by DR KAREN BROOKS
We’re a society that loves to call people names. From the acronyms DINKS (Double Income No Kids), and SLOBBS (Sad Lonely Old Baby Boomer), to the descriptors sea-changers, tree-changers and grey nomads, we’re quick to employ a range of labels to define and accordingly judge others.
Catchy names and silly acronyms make the process quicker, fun and more convenient – especially for marketers and corporations – even though, as academic Kate Crawford notes, they’re often imbued with “considerable prejudice”.
This is particularly true when it comes to women. After all, why is it women who seem to earn the sexualised, less flattering and even insulting labels?
The latest to be deployed is the SWOFTY – that is, “Single Women Over Fifty” who, according to a clothing company that specialises in older women, are defying stereotyped notions of ageing and singledom.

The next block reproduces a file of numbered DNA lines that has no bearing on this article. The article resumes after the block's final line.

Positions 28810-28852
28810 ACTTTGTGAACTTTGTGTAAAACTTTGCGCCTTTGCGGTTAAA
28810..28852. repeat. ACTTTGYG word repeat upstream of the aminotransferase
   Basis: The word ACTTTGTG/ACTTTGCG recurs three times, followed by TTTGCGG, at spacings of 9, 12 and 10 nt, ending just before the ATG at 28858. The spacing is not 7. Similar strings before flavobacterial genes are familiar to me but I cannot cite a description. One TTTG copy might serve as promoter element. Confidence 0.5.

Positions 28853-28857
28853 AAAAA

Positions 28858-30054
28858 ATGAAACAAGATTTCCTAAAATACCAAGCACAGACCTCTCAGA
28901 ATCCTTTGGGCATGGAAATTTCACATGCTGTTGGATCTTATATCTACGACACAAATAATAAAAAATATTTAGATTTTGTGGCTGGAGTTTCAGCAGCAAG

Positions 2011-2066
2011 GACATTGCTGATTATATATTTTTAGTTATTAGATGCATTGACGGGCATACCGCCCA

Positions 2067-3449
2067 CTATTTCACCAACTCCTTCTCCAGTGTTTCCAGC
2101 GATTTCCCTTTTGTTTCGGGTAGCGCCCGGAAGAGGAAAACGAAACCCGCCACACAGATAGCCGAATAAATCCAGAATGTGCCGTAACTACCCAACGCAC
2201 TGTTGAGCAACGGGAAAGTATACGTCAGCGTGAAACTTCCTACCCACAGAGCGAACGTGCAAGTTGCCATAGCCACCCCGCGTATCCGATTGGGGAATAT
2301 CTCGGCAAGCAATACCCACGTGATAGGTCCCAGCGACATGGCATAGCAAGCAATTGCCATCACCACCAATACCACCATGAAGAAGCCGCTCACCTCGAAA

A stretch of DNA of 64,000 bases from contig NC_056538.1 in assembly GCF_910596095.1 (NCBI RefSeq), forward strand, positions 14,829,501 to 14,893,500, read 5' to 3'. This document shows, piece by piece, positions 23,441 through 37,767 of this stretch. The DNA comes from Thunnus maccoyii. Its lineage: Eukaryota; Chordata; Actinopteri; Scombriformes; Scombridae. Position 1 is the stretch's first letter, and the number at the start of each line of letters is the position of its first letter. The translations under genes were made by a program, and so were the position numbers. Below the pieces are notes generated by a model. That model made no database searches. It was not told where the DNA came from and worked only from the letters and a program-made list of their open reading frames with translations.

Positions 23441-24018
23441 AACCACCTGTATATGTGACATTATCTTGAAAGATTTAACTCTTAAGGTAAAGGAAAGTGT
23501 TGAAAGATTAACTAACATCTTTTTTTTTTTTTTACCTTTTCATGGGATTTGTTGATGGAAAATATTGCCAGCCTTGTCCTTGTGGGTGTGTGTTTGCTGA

Forget grey-haired grannies swathed in beige woolly cardigans minding the grandkids. The SWOFTY (not to be confused with the SPOSTY – or Sexy Pensioner Over Sixty) is dressing provocatively and spending her hard-earned cash on clubbing, travel, concerts and theatre, and then tweeting or going on Facebook about it.
Today’s singleton over 50 looks to people such as Christie Brinkley and Susan Sarandon for inspiration.
In his book The Big Picture, demographer Bernard Salt explains many such trademarks currently in use, such as Baby Boomers (born 1946-1961), whose slogan, he argues, could be: “I’ve talked about me long enough, now it’s time for you to talk about me.”
Then there’s the “Frugals” or “Silent Generation” (born 1931-1946), who lived through the Depression and World War II.
Douglas Coupland coined the term for my age group, Generation X, with a novel, while Generations Y and Z have been agonised over for decades now.